BUSINESS

Canada Trade Deficit Widens In February As Exports Weaken

04/05/2013 08:56 EDT | Updated 06/05/2013 05:12 EDT
CP
OTTAWA - Canada's merchandise trade deficit widened to $1 billion in February, disappointing markets and economists who had been anticipating better economic news south of border would result in the first trade surplus in almost a year.

Instead, exports declined 0.6 per cent — all due to lower volumes — and Statistics Canada also revised downward the January trade deficit to $746 million, almost three times as large as had previously been reported.

Economists had expected a slight surplus based on the better economic signals from the United States, Canada's main trading partner, and by what had been a decline in the value of the loonie in February, which should have provided exporters a helping hand in foreign markets.

Instead, exports to the U.S. fell 1.1 per cent to $28.4 billion, while imports were up 0.8 per cent to $25 billion, lowering the trade surplus with that country to $3.4 billion in from $3.9 billion in January.

Economists were not giving up on the stronger export outlook, however.

"Although the February decrease in exports is somewhat discouraging, export strength is anticipated to gain better traction towards the end of the year as the U.S. still has considerable fiscal drag to deal with in the near term," said TD Bank economist Jonathan Bendiner in a note.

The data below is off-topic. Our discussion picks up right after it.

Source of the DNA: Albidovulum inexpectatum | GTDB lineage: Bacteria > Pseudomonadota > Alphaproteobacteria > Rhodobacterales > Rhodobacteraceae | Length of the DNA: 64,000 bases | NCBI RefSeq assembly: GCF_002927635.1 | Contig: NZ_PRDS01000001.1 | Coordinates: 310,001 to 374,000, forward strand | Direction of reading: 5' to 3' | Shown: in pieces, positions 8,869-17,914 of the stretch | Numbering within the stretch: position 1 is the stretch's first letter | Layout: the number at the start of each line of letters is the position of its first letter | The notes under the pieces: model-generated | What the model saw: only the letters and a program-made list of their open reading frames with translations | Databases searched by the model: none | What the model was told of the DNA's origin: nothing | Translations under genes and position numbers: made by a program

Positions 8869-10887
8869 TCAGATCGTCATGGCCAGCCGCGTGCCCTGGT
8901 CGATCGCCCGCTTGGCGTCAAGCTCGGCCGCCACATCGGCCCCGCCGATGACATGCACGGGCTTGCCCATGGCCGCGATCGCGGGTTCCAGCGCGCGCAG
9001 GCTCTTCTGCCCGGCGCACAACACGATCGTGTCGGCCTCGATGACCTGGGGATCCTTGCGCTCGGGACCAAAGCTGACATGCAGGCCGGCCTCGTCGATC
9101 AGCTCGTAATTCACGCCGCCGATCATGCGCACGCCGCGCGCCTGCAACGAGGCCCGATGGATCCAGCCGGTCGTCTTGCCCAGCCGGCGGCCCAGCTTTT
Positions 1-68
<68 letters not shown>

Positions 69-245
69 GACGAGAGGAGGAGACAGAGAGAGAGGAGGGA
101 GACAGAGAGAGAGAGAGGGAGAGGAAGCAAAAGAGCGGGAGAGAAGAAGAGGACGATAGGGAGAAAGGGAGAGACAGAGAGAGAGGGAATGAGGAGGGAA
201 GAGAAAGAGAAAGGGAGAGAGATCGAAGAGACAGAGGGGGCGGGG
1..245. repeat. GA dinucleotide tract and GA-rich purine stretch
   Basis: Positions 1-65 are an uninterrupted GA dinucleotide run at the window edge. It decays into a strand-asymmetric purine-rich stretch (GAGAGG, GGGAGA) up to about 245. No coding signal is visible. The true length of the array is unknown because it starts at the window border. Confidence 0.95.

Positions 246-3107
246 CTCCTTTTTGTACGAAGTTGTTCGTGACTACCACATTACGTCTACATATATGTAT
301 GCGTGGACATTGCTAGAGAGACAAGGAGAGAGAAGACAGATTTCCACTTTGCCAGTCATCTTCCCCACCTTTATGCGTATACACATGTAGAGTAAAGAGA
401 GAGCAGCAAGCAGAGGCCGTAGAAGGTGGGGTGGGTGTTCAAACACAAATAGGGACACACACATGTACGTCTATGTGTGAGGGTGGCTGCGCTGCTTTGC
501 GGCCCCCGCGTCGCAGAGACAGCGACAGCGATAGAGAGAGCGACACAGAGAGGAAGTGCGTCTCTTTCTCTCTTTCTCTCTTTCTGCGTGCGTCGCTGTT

Shipments of motor vehicles and parts did rise 5.6 per cent to $5.4 billion, but exports of energy were soft and metal and mineral products declined by seven per cent, while electrical equipment fell 5.2 per cent.

Overall, exports decreased to $38.5 billion, while imports edged up 0.1 per cent to $39.5 billion, as gains in seven of the 11 import sectors were mostly offset by a large dip in energy products imports.

Exports to countries other than the United States increased 0.9 per cent to $10.1 billion, while imports declined 0.9 per cent to $14.5 billion, shrinking the trade deficit with the rest of the world to $4.4 billion from $4.6 billion the previous month.

Economists said the weakness in exports, particularly as it reflected the volume of shipments rather than prices, was a negative signal for economic output for the month. In another indication of economic softness, Statistics Canada said the country had shed 54,500 jobs in March, as the unemployment rate rose back to 7.2 per cent, where it had been a year ago.

Also on HuffPost

World's Most Competitive Economies